New Year’s Eve, or Nochevieja as it is called in Spanish, differs somewhat from the British, but very much is also similiar.
It is not a family day, but one spends time with family and friends out in the streets, town squares, beaches etc. Many restaurants and night clubs are organizing a New Year’s ball, a so called “Cotillon”, where you eat a delicious dinner late at night and it is not unusual that it starts at 10 p.m.
The twelve strokes of the clock is being celebrated in the city’s central square, where there often is a municipal event with artist performances. At midnight, one should eat one grape for each bell stroke, which sounds easier than it is. Those don’t manag to eat all the grapes when the bells are finished ringing are said to get bad luck the following year. A tip is to use small, seedless, peeled grapes. There are special cans with those which can be purchased in most grocery stores. Then it is time to cheer the New Year with Cava, which is the Spanish version of Champagne.
The most popular place in Spain to celebrate the New Year’s eve is at the Puerta del Sol in Madrid. There it is always a live broadcast from Puerta del Sol of the countdown on Spanish TV. It is the clock of the town hall that is being shown and watchmakers are adjusting the clock the day before, so it is showing the exact time. Most Spaniards are watching the broadcast, whether at home, at a bar, or via the big screen at their local square.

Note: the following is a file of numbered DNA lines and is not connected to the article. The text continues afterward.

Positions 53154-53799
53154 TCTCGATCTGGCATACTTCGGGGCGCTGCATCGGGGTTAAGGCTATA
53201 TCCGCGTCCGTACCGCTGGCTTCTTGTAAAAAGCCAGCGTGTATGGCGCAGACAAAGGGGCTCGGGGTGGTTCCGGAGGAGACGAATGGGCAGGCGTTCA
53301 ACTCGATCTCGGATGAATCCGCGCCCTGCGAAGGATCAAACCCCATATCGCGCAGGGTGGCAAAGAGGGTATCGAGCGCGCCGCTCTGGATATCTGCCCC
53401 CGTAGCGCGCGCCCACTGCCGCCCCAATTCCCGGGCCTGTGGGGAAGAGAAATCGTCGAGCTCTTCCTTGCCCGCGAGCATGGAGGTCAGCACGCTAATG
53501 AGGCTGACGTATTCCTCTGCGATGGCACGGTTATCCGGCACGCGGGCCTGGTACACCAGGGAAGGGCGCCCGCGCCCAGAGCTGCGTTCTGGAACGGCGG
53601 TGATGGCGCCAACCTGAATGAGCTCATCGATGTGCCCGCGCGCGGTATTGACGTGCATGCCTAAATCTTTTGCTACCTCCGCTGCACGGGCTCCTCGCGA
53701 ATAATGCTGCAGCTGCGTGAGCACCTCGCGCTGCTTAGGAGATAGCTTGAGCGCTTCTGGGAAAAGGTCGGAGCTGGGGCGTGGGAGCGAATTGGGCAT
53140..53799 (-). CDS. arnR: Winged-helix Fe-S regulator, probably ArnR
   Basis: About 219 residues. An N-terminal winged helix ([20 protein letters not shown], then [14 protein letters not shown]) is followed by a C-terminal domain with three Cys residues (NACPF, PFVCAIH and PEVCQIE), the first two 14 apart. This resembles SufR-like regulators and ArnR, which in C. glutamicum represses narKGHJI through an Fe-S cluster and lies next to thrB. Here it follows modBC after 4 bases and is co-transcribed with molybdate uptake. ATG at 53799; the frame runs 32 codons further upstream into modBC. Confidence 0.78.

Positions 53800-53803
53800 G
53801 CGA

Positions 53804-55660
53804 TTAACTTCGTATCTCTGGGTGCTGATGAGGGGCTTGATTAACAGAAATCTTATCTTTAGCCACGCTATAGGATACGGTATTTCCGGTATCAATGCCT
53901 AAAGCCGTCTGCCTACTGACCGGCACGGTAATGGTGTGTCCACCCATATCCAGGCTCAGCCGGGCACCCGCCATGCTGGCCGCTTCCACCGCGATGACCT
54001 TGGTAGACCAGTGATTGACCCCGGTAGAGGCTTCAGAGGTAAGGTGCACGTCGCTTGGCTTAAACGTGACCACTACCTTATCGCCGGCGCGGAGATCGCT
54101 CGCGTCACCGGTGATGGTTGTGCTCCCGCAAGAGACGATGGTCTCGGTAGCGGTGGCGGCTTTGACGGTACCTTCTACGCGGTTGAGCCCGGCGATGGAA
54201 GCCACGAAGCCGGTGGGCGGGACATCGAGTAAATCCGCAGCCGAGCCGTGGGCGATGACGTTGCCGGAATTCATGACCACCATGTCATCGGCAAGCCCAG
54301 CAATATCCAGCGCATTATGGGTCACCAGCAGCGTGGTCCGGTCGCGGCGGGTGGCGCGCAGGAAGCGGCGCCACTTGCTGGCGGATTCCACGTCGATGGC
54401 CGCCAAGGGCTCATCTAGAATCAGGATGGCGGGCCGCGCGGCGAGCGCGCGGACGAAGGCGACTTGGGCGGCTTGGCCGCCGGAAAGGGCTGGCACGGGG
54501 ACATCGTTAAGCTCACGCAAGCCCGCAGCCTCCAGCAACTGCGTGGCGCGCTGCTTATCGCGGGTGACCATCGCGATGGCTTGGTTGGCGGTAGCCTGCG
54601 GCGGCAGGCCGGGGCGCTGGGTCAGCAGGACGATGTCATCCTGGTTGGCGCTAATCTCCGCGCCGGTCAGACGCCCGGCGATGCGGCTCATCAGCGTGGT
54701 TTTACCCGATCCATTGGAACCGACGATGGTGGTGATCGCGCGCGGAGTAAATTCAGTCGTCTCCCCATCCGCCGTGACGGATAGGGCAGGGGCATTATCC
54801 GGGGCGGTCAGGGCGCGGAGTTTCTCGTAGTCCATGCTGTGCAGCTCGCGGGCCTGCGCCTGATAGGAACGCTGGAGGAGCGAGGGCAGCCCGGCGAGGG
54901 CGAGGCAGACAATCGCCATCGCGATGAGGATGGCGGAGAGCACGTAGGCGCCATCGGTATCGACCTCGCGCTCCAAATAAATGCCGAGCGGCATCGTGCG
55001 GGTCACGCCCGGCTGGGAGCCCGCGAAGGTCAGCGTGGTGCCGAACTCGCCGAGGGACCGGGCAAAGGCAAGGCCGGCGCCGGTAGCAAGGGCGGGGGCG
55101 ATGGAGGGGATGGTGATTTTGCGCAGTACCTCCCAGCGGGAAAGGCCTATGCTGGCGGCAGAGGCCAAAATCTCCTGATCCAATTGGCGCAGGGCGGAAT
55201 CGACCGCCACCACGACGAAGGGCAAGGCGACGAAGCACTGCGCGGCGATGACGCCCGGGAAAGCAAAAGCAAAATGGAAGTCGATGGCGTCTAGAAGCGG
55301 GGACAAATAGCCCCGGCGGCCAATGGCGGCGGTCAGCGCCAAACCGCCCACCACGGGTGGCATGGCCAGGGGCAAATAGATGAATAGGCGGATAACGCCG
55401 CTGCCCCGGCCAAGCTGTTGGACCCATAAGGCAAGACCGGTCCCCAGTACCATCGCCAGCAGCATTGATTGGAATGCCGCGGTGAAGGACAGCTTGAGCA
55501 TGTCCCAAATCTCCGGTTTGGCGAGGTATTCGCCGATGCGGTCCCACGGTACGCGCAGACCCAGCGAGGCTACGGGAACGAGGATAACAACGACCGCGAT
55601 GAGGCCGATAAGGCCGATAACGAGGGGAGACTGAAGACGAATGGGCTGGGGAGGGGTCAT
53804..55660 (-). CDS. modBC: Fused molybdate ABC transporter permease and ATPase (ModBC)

After midnight, there are usually private parties and the partying usually continues until the next morning. Spaniards are dressed up in party clothes and in addition, one should also have red underwear, which also must be brand new.
Back home we are accustomed with huge fireworks displays on New Year’s Eve. Along the coast of Spain, it is not so common with fireworks on New Year’s Eve. In Andalusia, there is no tradition of New Year’s fireworks, however it is common in some other areas such as in Valencia. To be allowed to shoot private fireworks, most municipalities demand for licensing, while other municipalities have completely banned the practice. So those who want to shoot fireworks should first check with the municipality (local police or city hall) what is allowed.
¡Feliz Año Nuevo! – Happy New Year!